Sheep Ranchers Claim Paying Minimum Wage to Workers Would Put them Out of Business.
This is an important article :
In Loneliness, Immigrants Tend the Flock – The New York Times
* Also, check out Captive Labor.
Domestic sheep ranching on public land is subsidized in many ways – environmental costs associated with the activity are largely covered by you and I – our tax dollars to slaughter predators that feed on untended sheep, blade otherwise unnecessary roads, build fences, abate weeds etc; Our public lands leased at remarkably below market value, our bighorn sheep herds decimated by disease spread from domestic to wild sheep, our stream-waters rendered undrinkable, our public landscapes denuded precluding/depreciating habitat that might otherwise support untold numbers of wildlife – including big-game.
There are also the direct subsidies collected by sheepman – millions of tax-dollars for wool and other Ag subsidies. But despite all of the ways that you and I prop up this destructive use of public land, their industry groups continue to maintain that if held to the same environmental and fair-market standard as nearly any other industry – even minimum wage for workers – they’ll go under.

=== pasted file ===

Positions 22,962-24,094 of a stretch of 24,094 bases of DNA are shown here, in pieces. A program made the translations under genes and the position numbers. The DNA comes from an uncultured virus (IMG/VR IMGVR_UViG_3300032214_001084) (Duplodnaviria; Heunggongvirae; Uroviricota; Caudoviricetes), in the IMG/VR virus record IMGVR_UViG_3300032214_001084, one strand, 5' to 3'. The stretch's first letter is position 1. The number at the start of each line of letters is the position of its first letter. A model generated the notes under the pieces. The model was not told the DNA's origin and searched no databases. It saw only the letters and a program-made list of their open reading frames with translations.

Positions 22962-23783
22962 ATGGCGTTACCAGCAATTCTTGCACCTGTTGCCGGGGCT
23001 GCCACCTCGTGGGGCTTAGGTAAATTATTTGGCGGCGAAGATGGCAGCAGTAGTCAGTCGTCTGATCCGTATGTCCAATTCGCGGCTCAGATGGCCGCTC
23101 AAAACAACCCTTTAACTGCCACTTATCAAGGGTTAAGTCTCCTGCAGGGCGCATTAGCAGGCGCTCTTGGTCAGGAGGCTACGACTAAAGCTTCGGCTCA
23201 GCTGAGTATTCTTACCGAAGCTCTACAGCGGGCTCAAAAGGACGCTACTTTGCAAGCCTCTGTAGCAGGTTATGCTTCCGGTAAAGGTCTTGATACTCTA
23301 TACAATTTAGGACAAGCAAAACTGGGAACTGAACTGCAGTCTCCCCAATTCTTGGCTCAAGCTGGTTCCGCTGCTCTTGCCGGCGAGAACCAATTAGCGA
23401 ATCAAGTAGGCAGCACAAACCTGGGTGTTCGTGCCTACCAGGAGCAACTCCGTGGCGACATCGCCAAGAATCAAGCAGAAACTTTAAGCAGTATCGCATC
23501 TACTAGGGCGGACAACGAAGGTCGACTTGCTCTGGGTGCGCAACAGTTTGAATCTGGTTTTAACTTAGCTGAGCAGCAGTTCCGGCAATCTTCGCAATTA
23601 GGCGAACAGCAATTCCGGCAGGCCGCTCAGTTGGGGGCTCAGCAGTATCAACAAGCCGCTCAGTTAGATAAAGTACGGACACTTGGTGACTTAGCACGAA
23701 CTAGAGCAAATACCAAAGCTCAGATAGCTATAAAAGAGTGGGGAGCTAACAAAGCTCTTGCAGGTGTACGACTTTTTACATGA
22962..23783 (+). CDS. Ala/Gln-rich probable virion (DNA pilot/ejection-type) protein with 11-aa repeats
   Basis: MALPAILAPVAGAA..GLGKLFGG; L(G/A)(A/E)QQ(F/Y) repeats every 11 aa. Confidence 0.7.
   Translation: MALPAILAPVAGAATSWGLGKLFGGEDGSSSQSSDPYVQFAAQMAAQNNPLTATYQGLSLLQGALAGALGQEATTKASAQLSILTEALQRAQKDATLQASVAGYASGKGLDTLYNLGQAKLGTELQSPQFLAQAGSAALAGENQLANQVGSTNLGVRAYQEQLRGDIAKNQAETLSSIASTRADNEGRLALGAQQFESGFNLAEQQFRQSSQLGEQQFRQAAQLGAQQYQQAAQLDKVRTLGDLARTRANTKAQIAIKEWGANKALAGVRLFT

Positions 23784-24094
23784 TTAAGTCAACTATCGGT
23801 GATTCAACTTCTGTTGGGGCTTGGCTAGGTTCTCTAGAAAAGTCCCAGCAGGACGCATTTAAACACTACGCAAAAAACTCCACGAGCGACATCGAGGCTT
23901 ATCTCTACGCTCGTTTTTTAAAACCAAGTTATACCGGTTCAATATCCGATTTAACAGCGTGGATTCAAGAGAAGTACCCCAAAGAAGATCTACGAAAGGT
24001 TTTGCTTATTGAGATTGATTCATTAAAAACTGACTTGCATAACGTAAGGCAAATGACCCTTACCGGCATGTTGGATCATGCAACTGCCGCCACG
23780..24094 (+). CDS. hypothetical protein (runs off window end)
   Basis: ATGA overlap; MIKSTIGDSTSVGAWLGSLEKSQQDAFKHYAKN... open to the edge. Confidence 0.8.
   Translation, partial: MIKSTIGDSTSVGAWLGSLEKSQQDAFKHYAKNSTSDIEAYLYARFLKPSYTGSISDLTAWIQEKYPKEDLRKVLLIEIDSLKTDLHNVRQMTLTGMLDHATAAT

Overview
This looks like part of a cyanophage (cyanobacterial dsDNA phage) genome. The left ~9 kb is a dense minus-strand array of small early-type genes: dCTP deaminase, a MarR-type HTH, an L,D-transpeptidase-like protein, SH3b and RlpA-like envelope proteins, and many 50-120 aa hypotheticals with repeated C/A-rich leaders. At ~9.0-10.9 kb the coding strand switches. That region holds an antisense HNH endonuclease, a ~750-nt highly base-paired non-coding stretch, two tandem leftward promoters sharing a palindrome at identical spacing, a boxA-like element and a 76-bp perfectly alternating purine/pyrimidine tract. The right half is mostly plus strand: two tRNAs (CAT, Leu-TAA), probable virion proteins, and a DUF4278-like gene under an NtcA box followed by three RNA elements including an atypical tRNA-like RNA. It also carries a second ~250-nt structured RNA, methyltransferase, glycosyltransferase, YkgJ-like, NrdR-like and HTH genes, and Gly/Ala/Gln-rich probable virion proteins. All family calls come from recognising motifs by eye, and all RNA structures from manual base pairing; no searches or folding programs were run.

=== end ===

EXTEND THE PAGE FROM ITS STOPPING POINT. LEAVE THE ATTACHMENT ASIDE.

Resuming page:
Costs to Human Health, Safety, and Dignity
When consideration for the environmental impact of an activity is so easily subordinated to “custom and culture” or the unfounded claims of economic contribution of an activity, it isn’t much of a stretch to take the next step and dismiss the true costs to humans.
Take Q Fever as an example. How many people realize that domestic sheep herds grazed on public lands pose a risk of a bacteria to recreationists and laborers that is considered possibly the most infectious disease in the world ? It’s even described as a potential biological weapon.
Alvaro Bedoya transcribes an account of one sheepherder’s experience with illness in his must-read essay Captive Labor:
One day, I fell sick and my bones ached… and I had a very strong fever. I asked the campero [manager] to visit the doctor. He said, “Go to your tent and don’t come out.” I asked him [again] and he just gave me three pills and told me, “Go to your tent and don’t come out.”
And I wanted to see the doctor, but the money wasn’t enough. I couldn’t leave, anyway, not without the campero’s permission. I tried to cure my fever with some plants I picked… a friend of mine showed me how… but I just kept on shaking. It didn’t stop until [three days later].
Nowadays I try to keep myself warm, but sometimes during the lambing season you have to be up all night, or so early in the morning that it doesn’t matter what you’re wearing. I just don’t want to get sick again. Maybe the campero would take me to the doctor this time.
The same is true of labor. Sheepman have been getting away with providing substandard working conditions for their laborers – indentured servitude – and paying below minimum wage for 24 hour/day 7 days/week labor as described both in the NYT article and Captive Labor.
Given all the costs to our environment, wildlife, the public-dole, and the most basic labor standards – to human rights – It’s time to pull the cord on this destructive public-land sheep-grazing industry.